out-of-band 17. or ________. With respect to secure management and reporting. fill in their level: Names: Errors __ Informational__ Alerts __ Emergencies __ Debugging __ Warnings__ Notifications __ Critical __ 18. in-band E.) ❍ ❍ ❍ ❍ A. meaning that the traffic flows across the production network.476 Practice Exam #2 16. . Out-of-band. Choose the statement that best describes what is being represented in the following figure. traffic can flow either ________. meaning that it is separate from the production network. Extranet. intranet B. intranet ❍ D. Internet. In-band. For the following names of Cisco log severity levels. extranet C. Intranet. (Pick the answer that fills in the blanks in the correct order.

and a user should now be able to SSH to any interface. Configuring AAA C. serial. C. . What are the Cisco AutoSecure features that SDM Security Audit does not implement? (Choose all that apply. E. SSH is not enabled on the router until the Save button is pressed. but has to be separately enabled on the vty lines. 19. Configuring anti-spoofing ACLs on outside-facing interfaces F. B. SSH is not enabled on the router until the Refresh button is pressed. and so on). Setting Selective Packet Discard (SPD) values ❍ D. Disabling NTP B. SSH is enabled system wide on the router.477 Practice Exam #2 ❍ ❍ ❍ ❍ ❍ A. but has to be separately enabled on the physical interfaces (Ethernet. None of the above. Enabling TCP intercepts E. ❍ D. All of the above.) ❍ ❍ ❍ ❍ ❍ A. SSH is enabled on the router. F. SSH is enabled on the router.

Hostname. A firewall is software deployed on an end system to protect a specific ❍ E. 1 to 2 __ __ __ __ . None of the above.478 Practice Exam #2 20. based on static packet header content. Encryption key protocol. both in the ingress and egress direction. ❍ D. 22. Transparent firewall TCP/IP Layers A. Hostname. application. default gateway E. Static packet-filtering firewall 2. What are the two parameters that have to be configured before RSA keys can be generated to support SSH on the router? ❍ ❍ ❍ ❍ A. Application inspection firewall 5. C. Enable password. 1 to 4 B. A firewall is a device that filters packets. SSH transport on physical interfaces ❍ D. Match the following firewall types with the letter corresponding to the layers of the TCP/IP protocol stack at which they operate: Firewall Types 1. domain name B. Dynamic (or stateful) packet-filtering firewall 4. Enable secret. A firewall is a stateful device that analyzes the state of a connection built across it and opens and closes ports in support of secure communication. hashing method 21. SSH transport on the vtys C. 1 to 5 C. Application layer gateway __ 3. B. A firewall is a system or a group of systems that enforce an access control policy between two networks. Which of the following is Cisco’s definition of a firewall? ❍ ❍ ❍ A.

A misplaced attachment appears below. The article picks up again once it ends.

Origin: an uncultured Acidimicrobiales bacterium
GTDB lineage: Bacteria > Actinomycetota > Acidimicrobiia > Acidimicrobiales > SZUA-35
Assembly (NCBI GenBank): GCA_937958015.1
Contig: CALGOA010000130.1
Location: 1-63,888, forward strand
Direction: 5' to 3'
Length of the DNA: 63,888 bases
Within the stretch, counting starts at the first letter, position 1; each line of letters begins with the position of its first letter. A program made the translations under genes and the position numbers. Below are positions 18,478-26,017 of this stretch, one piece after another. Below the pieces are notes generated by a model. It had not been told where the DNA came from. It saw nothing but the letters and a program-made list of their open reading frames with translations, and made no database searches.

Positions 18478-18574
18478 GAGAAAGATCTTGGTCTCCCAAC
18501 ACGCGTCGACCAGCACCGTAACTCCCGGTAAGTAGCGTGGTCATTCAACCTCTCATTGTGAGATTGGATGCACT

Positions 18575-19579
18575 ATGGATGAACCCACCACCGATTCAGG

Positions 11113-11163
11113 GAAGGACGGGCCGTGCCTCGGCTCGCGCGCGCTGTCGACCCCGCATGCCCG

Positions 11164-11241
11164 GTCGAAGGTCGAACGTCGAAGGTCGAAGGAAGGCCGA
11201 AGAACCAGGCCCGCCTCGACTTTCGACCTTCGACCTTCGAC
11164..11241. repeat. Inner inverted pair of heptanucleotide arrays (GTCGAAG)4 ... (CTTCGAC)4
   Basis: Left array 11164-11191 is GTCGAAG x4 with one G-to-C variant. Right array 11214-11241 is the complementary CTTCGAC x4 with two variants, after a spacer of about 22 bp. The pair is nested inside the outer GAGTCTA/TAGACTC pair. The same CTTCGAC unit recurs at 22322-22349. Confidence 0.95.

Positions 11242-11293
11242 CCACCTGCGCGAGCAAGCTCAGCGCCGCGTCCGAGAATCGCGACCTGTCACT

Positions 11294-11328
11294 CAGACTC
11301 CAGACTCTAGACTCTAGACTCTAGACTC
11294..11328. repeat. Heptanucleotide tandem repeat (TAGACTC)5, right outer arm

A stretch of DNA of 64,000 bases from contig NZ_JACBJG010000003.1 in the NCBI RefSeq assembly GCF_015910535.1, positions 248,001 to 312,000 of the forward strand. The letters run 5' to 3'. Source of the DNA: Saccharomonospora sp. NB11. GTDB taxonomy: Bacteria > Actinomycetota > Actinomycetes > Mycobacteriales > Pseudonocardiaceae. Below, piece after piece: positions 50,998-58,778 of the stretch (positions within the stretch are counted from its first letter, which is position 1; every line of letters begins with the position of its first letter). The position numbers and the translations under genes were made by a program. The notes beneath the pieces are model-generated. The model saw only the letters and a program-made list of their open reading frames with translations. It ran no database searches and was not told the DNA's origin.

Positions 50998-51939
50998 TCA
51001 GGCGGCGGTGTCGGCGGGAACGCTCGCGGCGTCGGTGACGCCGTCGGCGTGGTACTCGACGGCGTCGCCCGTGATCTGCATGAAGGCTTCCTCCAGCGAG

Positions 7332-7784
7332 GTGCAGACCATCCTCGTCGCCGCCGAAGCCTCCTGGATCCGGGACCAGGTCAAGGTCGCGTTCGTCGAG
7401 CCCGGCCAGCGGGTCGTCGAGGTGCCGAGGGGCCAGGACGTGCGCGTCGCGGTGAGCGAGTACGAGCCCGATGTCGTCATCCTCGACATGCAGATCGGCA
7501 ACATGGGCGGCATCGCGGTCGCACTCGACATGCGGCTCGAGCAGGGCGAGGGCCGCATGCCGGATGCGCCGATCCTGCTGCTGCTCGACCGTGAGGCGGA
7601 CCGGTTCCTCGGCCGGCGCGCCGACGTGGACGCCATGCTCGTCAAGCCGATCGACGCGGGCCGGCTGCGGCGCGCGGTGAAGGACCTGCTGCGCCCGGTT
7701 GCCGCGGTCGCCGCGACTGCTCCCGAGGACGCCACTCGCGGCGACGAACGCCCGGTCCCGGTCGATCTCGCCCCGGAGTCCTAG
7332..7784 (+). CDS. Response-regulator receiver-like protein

What is the area of the largest vulnerability in modern cryptosystems? ❍ A. Ciphers ❍ B. The traffic from Vlan 2 to FastEthernet4 (Fa 4) will be forwarded. Encryption keys .479 Practice Exam #2 23. Users ❍ E. encrypted packets are tested on an inbound ACL twice. VPN endpoints ❍ D. True or false. Interface ACLs are still relevant and can be used to complement Zone-Based Policy Firewall (ZPF) policies. Mail Server DMZ Zone VoIP Gateway ISP VLAN 3 Fa 4 Internet Zone VLAN 4 HTTP Server SSH Server VLAN 2 VLAN 1 VLAN 5 Inside Zone Inside Clients Active Directory True or false. Fill in the blanks. Inbound ACLs are applied ________ ZPF policies and outbound ACLs are applied ________ ZPF policies. Examine the figure and answer the subsequent question. Assuming that the IOS router is also the VPN endpoint. 24. 25. Hashes ❍ C. 26.

Researching industry data.) ❍ ❍ A. Site-to-site ❍ D. 31. Public key 30. IPsec VPNs E. you decide to use 3DES and not AES because 3DES ________.480 Practice Exam #2 27. Safeguarding the ________ is essential. In a typical asymmetric key cryptosystem. Client-Server C. Fill in the blank. 29. Is more trusted.1X using EAP-TLS ❍ D. ❍ ❍ ❍ ❍ A. Uses longer keys. Is less computationally intensive. TN3270 over SSL C. Which of the following represent common Cisco applications of certificate-based authentication? ❍ ❍ ❍ ❍ A. 802. choices can be reused. E. Full mesh . SSL VPN servers B. B. Private key B. ❍ D. What are the two main categories of VPN? ❍ ❍ ❍ ❍ A. None of the above. Remote-access E. C. Is cryptographically stronger. (Pick the answers that fill in the blanks in the correct order. True or false. Modern SSL VPNs use Transmission Level Security (TLS) instead of Secure Sockets Layer (SSL) because it is a newer. 28. Dynamic multipoint (DMVPN) B. You are asked to implement a new cryptosystem that uses ciphers to provide for confidentiality of data transmitted. node A will encrypt messages with the node B’s ________ and will decrypt messages from node B using node A’s own ________. standards-based replacement for SSL. None of the above.